It's a fair question these days...what qualifications do you need to become a florist? Every time you turn around, it feels like new florists are popping up all over the place and no, doubt, if you're here, you're looking for a super simple, clear answer.
So, let's cut right to the chase. The truth is, floristry is an unregulated industry. That means there is no overarching board or flower police who are going to ask to see your credentials.
Unlike lawyer-ing, doctor-ing or accounting, you don't need any formal training or qualifications to be able to call yourself a "Florist".
So what? Well quite practically, no one is going to drop into your studio or shop and say, "Hey, show me your paperwork."
Having said that though, if you're looking for a job and want to be employed as a florist, it's super common for established flower businesses to prefer to hire formally trained, qualified florists. But that's certainly not true for all business owners so definitely ask around and do your research. (Some businesses might even offer on the job training or an apprenticeship.)
On the other hand, if you're looking to set up a flower business and want to be self-employed, you don't need to be formally trained. From my perspective though, I do think it's really important that if you are going to call yourself a professional florist and hang a sign out front (literally or online), you commit to upholding a standard – kinda like an agreed-to code of quality, professionalism and expertise.
What Qualifications Does a Florist Need?
I get asked this question all the time. But, instead of thinking about certifications, credentials and qualifications, I like to think of this slightly differently: What skills does a professional florist need?
It's a great question to dig into because yes, there are some obvious areas to cover – design, flower care, and mechanics. And, yes, quite practically those three areas are where most formal floristry training programs focus on.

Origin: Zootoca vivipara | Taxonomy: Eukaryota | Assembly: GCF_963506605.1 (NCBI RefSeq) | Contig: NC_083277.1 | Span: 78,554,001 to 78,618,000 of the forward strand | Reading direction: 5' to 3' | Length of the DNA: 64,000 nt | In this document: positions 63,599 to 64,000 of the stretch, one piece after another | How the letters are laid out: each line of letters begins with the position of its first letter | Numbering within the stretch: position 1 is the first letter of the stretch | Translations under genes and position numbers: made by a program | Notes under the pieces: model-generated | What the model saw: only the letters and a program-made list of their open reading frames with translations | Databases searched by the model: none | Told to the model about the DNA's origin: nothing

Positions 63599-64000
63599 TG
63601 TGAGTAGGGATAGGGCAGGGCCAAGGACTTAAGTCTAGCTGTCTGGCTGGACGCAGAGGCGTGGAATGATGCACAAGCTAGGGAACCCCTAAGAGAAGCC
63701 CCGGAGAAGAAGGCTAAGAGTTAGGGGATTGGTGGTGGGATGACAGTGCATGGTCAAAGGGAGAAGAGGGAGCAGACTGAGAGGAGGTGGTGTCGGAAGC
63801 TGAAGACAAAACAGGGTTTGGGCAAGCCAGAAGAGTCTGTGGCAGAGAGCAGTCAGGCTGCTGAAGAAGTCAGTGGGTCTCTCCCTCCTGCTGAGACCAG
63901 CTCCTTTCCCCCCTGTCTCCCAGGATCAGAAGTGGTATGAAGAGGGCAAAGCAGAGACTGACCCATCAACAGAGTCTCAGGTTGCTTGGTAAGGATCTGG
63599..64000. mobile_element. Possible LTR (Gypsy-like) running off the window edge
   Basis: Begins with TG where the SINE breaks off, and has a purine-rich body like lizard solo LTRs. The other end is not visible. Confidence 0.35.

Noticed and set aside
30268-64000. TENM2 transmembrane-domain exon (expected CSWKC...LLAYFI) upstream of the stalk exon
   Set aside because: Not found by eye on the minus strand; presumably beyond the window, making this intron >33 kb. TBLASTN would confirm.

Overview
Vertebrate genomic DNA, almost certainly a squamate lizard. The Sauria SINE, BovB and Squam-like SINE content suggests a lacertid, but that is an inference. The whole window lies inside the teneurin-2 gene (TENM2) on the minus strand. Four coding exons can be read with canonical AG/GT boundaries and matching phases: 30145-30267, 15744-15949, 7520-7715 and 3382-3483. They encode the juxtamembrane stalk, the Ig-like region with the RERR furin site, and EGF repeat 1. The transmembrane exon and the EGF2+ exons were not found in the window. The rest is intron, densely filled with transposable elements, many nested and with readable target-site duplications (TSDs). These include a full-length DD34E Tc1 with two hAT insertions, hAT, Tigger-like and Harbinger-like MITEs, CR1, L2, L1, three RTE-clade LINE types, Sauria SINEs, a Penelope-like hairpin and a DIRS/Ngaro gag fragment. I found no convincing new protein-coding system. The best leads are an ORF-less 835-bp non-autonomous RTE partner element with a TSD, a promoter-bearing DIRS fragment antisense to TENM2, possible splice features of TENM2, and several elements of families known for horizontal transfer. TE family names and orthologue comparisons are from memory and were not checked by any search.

For the record, I am a formally trained, certified florist. And yeah, I am so grateful I did my formal qualifications because I got to learn first-hand from florists who have been in the industry for decades. It was an awesome experience. Every one of my teachers was such a wealth of information and knowledge, really open with their experience and willing to answer all my questions.
To this day, I carry their lessons with me. (FYI, if you live in Australia, and you're exploring formal certification, I do recommend talking to the team at Pearsons Flower School. They have a calendar filled with a variety of short courses as well as offering formal certification. Plus, their staff is super helpful and willing to help guide you in the right direction.)
I do wish though that someone had told me that pursuing formal qualifications, learning about mechanics, flower care and design is just the beginning of the education journey. It's the place to begin. It's not the 'end all be all' of floristry and flowering business-ing.
Most formal floristry training programs are set up specifically to focus on the craft of traditional floristry and "increase your career prospects" (that's definitely the way the system is set up in Australia).
It's awesome if you want to get training to cover the true foundation and fundamentals but where I went wrong was thinking that getting my formal qualifications was enough.
Looking back now, I remember on the first day of my formal training, our teacher sat us down and said 'This is not a business class.' I don't think the gravity of that really sunk in until a few years later when I realised how valuable my fancy pants marketing background was to our business success.
After I finished my formal training, I quickly realised I needed to keep going and that my learning was only just beginning. To this day, I love going to workshops and learning from other designers. It's one of my favourite ways to push myself creatively and hone my craft.
Make The Commitment To Keep Learning Even After Your Formal Qualifications
One of the things no one tells you when you're starting a flower business is that the learning curve is really steep.